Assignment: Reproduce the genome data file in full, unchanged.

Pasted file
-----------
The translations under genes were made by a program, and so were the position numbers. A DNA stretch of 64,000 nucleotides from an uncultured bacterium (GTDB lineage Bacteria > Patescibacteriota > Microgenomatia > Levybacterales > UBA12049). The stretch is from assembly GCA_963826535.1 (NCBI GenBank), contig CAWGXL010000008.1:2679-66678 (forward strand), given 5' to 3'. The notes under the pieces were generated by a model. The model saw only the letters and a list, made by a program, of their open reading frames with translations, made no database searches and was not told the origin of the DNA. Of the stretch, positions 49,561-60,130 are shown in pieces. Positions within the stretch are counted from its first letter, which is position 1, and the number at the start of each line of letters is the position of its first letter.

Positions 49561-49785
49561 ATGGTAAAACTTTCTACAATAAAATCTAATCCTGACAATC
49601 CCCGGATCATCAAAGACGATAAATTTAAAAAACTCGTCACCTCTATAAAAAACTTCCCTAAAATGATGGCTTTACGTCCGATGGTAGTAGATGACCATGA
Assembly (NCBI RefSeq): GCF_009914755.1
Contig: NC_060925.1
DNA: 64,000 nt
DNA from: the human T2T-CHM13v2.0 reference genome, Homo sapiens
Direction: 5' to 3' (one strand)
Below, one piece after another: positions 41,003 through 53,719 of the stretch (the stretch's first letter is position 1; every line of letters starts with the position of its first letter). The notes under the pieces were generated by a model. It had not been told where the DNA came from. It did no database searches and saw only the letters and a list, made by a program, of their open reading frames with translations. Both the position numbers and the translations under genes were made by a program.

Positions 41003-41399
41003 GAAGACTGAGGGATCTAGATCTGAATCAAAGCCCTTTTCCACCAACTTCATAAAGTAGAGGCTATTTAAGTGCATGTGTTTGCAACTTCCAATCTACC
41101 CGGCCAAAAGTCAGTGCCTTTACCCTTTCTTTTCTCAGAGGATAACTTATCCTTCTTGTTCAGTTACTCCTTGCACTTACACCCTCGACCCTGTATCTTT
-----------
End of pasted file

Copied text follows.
The translations under genes were made by a program, and so were the position numbers. A DNA stretch of 64,000 nucleotides from an uncultured bacterium (GTDB lineage Bacteria > Patescibacteriota > Microgenomatia > Levybacterales > UBA12049). The stretch is from assembly GCA_963826535.1 (NCBI GenBank), contig CAWGXL010000008.1:2679-66678 (forward strand), given 5' to 3'. The notes under the pieces were generated by a model. The model saw only the letters and a list, made by a program, of their open reading frames with translations, made no database searches and was not told the origin of the DNA. Of the stretch, positions 49,561-60,130 are shown in pieces. Positions within the stretch are counted from its first letter, which is position 1, and the number at the start of each line of letters is the position of its first letter.

Positions 49561-49785
49561 ATGGTAAAACTTTCTACAATAAAATCTAATCCTGACAATC
49601 CCCGGATCATCAAAGACGATAAATTTAAAAAACTCGTCACCTCTATAAAAAACTTCCCTAAAATGATGGCTTTACGTCCGATGGTAGTAGATGACCATGA
Assembly (NCBI RefSeq): GCF_009914755.1
Contig: NC_060925.1
DNA: 64,000 nt
DNA from: the human T2T-CHM13v2.0 reference genome, Homo sapiens
Direction: 5' to 3' (one strand)
Below, one piece after another: positions 41,003 through 53,719 of the stretch (the stretch's first letter is position 1; every line of letters starts with the position of its first letter). The notes under the pieces were generated by a model. It had not been told where the DNA came from. It did no database searches and saw only the letters and a list, made by a program, of their open reading frames with translations. Both the position numbers and the translations under genes were made by a program.

Positions 41003-41399
41003 GAAGACTGAGGGATCTAGATCTGAATCAAAGCCCTTTTCCACCAACTTCATAAAGTAGAGGCTATTTAAGTGCATGTGTTTGCAACTTCCAATCTACC
41101 CGGCCAAAAGTCAGTGCCTTTACCCTTTCTTTTCTCAGAGGATAACTTATCCTTCTTGTTCAGTTACTCCTTGCACTTACACCCTCGACCCTGTATCTTT